Wexford couple call on people to support World Prematurity Day

By Amy Lewis

Published 19/11/2016 | 00:00

Mum with baby Brandon who weighed just three pounds when born at 29 weeks. Right: Brandon is now a healthy, happy 4-year-old.
Mum with baby Brandon who weighed just three pounds when born at 29 weeks. Right: Brandon is now a healthy, happy 4-year-old.
Mum with baby Brandon who weighed just three pounds when born at 29 weeks. Right: Brandon is now a healthy, happy 4-year-old.

What should have been a happy time for expectant parents Nycola and Marc Hillis turned into a nightmare when their first son Brandon was born at 29 weeks.

His early arrival was not the first shock to hit the Castlebridge residents as only two weeks previously, they had been involved in a serious car accident. When Nycola's waters broke unexpectedly and she was rushed to hospital, the pair feared that the accident had caused them to lose their baby.

'We went to Wexford General Hospital and they immediately said we wouldn't be able to stay there as they didn't have the equipment to look after us. My head was in a spin; I didn't know what was going on,' explained Nycola, who is originally from Wexford town. 'They said we would have to go to Waterford or Holles Street and at the time, I was hoping for Waterford as it was much closer to home. But I soon learned that Holles Street is the Mecca for people if they have any trouble during pregnancy.'

Nycola was brought to the hospital immediately and waited five days before she gave birth. She said that, during those difficult few days, the staff did everything that they could to keep her comfortable and informed.

'I couldn't get over their care and how informed they are. I always feel better when I know what is going on in these situations and the staff were so on the ball with keeping me up to date. They even assured me that there was a good chance I could go to term,' said Nycola.

Due to a risk of infection later on, Nycola was forced to give birth by emergency C-section.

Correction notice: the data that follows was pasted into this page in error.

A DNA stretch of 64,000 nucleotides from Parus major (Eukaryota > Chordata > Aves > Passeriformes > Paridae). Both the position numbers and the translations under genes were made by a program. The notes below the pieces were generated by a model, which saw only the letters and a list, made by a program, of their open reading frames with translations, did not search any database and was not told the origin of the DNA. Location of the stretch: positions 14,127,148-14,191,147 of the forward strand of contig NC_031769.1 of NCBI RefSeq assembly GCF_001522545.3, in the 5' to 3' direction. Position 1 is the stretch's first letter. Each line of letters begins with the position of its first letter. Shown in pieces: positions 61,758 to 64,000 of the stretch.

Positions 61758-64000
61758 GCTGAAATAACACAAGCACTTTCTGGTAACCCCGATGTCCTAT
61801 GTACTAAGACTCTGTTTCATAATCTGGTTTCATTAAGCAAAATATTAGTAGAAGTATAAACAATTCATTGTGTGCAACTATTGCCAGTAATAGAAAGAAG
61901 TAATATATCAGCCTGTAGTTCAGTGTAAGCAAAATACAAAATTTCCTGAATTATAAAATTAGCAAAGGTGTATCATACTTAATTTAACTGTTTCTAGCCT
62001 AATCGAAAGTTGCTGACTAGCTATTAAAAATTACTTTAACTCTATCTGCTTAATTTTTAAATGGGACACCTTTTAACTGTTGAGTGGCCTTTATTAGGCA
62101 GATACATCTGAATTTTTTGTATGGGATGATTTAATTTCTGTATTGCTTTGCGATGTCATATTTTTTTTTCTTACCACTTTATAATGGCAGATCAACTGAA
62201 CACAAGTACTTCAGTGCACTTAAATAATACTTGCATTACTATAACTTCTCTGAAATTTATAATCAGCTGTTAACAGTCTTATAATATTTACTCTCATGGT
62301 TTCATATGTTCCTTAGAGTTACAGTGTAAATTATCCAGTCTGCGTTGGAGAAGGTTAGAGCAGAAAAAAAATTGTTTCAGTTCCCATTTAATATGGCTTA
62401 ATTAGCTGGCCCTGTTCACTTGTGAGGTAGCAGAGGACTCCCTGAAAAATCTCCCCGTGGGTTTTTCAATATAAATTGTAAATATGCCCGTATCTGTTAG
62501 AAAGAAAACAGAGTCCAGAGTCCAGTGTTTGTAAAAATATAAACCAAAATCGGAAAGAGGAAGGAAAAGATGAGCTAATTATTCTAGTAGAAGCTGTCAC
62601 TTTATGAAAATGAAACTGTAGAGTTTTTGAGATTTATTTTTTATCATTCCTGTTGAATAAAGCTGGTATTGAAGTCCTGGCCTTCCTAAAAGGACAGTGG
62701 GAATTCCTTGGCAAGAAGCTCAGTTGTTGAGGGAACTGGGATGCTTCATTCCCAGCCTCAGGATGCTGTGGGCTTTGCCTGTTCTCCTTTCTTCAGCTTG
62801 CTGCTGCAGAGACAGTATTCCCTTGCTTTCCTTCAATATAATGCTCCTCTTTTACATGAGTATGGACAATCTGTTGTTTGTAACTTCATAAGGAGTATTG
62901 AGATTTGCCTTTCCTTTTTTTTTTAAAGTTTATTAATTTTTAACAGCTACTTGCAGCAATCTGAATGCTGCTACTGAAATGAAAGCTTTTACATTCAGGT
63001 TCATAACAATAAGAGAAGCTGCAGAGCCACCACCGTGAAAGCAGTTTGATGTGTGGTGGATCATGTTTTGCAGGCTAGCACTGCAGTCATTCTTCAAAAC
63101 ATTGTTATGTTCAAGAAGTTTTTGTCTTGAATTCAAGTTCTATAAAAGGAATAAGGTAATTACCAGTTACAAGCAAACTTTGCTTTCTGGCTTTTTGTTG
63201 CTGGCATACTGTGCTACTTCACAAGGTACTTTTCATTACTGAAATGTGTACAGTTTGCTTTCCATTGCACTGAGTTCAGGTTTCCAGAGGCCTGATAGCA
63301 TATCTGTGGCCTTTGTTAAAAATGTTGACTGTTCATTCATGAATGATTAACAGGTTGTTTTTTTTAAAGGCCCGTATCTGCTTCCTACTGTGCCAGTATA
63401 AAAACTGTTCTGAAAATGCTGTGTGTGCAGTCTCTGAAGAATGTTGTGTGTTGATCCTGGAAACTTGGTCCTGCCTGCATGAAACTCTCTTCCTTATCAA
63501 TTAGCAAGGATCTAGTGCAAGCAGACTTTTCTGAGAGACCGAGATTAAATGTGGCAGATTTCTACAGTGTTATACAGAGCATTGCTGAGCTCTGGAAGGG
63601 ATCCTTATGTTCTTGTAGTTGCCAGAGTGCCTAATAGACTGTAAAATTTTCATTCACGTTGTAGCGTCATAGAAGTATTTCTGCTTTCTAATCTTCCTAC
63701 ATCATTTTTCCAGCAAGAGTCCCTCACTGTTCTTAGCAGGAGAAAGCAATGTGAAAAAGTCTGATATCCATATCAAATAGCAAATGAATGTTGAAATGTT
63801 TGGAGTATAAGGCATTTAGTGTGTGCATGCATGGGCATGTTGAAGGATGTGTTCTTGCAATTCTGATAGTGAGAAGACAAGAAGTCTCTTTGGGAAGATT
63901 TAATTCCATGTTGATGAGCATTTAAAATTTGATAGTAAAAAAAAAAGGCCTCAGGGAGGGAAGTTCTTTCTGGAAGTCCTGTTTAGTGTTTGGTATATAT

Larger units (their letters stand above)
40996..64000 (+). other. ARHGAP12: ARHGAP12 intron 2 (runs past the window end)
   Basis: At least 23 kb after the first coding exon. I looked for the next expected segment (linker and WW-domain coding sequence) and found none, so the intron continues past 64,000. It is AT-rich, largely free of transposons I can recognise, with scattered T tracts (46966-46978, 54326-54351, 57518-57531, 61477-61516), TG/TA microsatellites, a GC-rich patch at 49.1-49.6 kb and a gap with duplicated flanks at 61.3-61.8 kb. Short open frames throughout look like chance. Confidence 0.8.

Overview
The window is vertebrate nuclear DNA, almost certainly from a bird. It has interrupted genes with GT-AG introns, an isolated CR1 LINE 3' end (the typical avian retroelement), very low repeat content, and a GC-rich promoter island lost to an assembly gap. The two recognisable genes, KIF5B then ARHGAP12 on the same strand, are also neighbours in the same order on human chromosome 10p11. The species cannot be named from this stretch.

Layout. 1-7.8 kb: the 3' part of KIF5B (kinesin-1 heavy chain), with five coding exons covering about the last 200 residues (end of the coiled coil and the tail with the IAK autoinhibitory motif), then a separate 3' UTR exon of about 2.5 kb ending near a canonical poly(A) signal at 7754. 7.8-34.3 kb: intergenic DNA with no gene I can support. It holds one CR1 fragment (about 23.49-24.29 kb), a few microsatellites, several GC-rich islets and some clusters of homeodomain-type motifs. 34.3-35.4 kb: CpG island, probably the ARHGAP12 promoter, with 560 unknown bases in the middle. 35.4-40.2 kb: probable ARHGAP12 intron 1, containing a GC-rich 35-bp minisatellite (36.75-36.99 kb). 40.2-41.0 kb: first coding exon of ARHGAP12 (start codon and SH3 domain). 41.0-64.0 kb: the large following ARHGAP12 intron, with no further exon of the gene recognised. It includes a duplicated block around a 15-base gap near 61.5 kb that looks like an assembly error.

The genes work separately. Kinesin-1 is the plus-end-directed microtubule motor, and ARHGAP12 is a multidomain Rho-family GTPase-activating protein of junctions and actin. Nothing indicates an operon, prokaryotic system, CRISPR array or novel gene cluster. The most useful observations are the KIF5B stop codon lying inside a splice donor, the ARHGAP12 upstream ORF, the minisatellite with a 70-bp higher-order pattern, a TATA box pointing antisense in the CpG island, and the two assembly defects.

'I gave birth just before I reached 30 weeks so they had to take Brandon away right away. It was so scary but I knew he was in the best possible hands,' said Nycola. 'They brought him to Unit 8 for premature babies. I gave birth at seven minutes to ten at night and had to wait until someone could bring me in a wheelchair to see him. So I didn't meet him until eleven hours later. My husband had to show me a video of Brandon on his phone.'

In the following days, Nycola and Mark were prepared for the worst outcome for Brandon, who weighed only 3 lbs when he was born. Though Nycola was discharged from hospital after a few days, she stayed with her sister in Kildare and travelled in to feed her newborn everyday.

'We were told that he would more than likely have troubles and might need a breathing apparatus when he went home. But he was fine. It was such a bonus when he was born and because we were prepared for the worst, every day that he was healthy was another bonus after that,' said Nycola.

Brandon was soon brought home healthy and happy and now aged four, he is doing better than ever.

'He's unbelievable. He has a little bit of chest trouble and is on an inhaler but that really only affects him in the winter. We were told that he could be behind walking, talking and education wise. But that's not the case at all. Every time we get a report home from Montessori, he is ahead of his class. He is already able to spell and write,' said Nycola.

Though the family's hospital days are long behind them, Nycola said she still remembers the care given to her at Holles Street and likes to do something for them each year in light of World Prematurity Day on November 17. In recent years, she and her family organised a coffee morning and raised €600 for the cause. Though she hasn't organised one for this year just yet, she is calling on people to Text UNIT8 to 50300 to donate €4 to the NMH Foundation. These funds will be used to support the families of babies in the National Maternity Hospital's Neonatal Intensive Care Unit who are going through ordeals like the Hillis'.

'I am encouraging everyone to send a text to raise money for parents, particularly those living out of Dublin. It can help to cover the cost of things such as parking and accommodation at a time that is difficult as it is,' she said.

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